Get ready for a fourth industrial revolution

You’re fired: One study estimates that 800 million jobs will be lost to robots by 2030.

Should we embrace or fear the robot revolution? The Bank of England’s chief economist has warned of the need to take drastic measures to stop millions of people falling victim to AI.

Yesterday, the chief economist of the Bank of England,’ Andy Haldane, warned that millions face unemployment as artificial intelligence (AI) begins to replace jobs.

Speaking on BBC Radio 4’s Today programme, Haldane predicted that the disruption caused by the AI revolution could be “on a much greater scale” than anything felt during the First Industrial Revolution of the 18th and 19th century.

The term “fourth industrial revolution” was popularised by Klaus Schwab, founder of the World Economic Forum.

The first revolution saw rural societies become industrial and urban.

The second came around the turn of the 20th century, a period of growth for pre-existing industries and expansion of new ones. Electric power enabled mass production, rendering millions of jobs obsolete.

The third was the digital revolution. The age of computers, the internet and the mobile phone.

These times of upheaval all saw “a hollowing out of the jobs market”. This caused huge social problems.

As a new industrial revolution wave breaks, people will have to adapt.

But will the positives of these changes outweigh the negatives?


Humanity is unprepared for this, say some. The Israeli writer Yuval Noah Harari predicts that the robot revolution will create a class of almost god-like humans with immense power, while the rest of us are left with nothing to do with our time. There is already anger at wealth inequality in modern societies. That would only increase.

But there would be new jobs to create and maintain this technology, argue others. Tabitha Goldstaub, chair of the Artificial Intelligence Council, predicts that “boring, mundane, unsafe” jobs will go, adding that “there could be some element of liberation from some of these jobs and a move towards a brighter world.”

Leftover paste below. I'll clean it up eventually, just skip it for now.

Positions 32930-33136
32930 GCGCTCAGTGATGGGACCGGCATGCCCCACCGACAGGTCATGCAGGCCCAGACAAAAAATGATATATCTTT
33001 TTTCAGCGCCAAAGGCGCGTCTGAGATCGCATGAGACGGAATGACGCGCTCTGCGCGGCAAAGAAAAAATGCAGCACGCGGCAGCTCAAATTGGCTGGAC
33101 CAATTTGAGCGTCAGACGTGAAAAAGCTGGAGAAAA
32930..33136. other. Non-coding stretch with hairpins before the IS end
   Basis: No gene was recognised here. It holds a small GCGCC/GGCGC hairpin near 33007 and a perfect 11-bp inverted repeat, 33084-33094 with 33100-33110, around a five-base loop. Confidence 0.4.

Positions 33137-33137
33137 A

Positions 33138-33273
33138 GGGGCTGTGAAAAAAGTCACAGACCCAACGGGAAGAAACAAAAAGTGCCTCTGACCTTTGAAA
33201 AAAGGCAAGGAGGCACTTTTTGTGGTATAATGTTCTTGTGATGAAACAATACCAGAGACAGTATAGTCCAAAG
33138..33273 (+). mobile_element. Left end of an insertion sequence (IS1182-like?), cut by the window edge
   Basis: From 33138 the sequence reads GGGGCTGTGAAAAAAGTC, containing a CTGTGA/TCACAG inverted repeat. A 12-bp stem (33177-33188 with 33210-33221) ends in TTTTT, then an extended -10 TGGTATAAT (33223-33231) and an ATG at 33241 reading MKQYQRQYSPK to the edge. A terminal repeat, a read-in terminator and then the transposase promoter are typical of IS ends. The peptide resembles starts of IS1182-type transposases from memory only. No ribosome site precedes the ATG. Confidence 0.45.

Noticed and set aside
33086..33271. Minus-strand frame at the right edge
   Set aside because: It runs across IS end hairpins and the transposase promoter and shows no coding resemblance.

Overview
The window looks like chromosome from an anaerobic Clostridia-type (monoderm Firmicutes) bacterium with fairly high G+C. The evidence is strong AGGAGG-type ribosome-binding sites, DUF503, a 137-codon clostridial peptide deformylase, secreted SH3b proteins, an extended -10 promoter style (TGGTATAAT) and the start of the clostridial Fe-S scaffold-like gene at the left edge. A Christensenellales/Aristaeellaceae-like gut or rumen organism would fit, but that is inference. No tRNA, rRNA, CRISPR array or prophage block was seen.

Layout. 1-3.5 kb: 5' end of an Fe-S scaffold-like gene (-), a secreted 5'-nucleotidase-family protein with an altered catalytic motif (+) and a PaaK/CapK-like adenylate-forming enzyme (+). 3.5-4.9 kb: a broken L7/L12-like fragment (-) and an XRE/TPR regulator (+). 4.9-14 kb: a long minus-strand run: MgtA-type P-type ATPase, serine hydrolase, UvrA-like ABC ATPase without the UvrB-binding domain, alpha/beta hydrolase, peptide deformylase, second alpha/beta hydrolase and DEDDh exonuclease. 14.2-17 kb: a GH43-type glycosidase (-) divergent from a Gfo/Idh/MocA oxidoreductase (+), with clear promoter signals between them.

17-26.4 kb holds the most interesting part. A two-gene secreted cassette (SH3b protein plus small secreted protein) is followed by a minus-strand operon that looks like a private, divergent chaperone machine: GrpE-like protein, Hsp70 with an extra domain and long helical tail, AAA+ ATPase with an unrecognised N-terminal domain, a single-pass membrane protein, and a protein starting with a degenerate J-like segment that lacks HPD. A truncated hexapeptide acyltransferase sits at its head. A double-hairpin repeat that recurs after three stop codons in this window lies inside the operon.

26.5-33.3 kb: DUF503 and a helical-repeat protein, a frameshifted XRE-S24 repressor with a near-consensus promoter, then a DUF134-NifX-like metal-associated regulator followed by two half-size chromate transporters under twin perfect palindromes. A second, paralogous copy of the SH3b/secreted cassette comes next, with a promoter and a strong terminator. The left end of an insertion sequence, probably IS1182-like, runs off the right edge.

You Decide

  1. Think of your dream job. Could a robot do it?


  1. Imagine that you are the head of a robotics company and have been asked to design a new robot to do a specific job. What will your robot look like? How would it do its job?

Some People Say...

“Our worst comes out when we behave like robots.”

Fernando Flores

What do you think?

Q & A

What do we know?
The robot revolution is not some futuristic pipe dream; it is already happening. Thousands of jobs in retail and manufacturing have already been lost to machines, and this will continue into the future.
What do we not know?
Just how fast this will all happen. In any field, it has to be proved beyond much reasonable doubt that robots are both safe and more efficient than humans.

Word Watch

Bank of England
The central bank of the United Kingdom. It is responsible for managing the country’s currency, money supply and interest rates.
World Economic Forum
A Swiss foundation that hosts a yearly summit in Davos — a meeting of the world’s top businessmen, economists and politicians.
Expansion of new ones
The steel and oil industries expanded hugely during the Second Industrial Revolution.
Yuval Noah Harari
Harari outlined his theory in his book Homo Deus: A Brief History of Tomorrow (Dvir, 2015).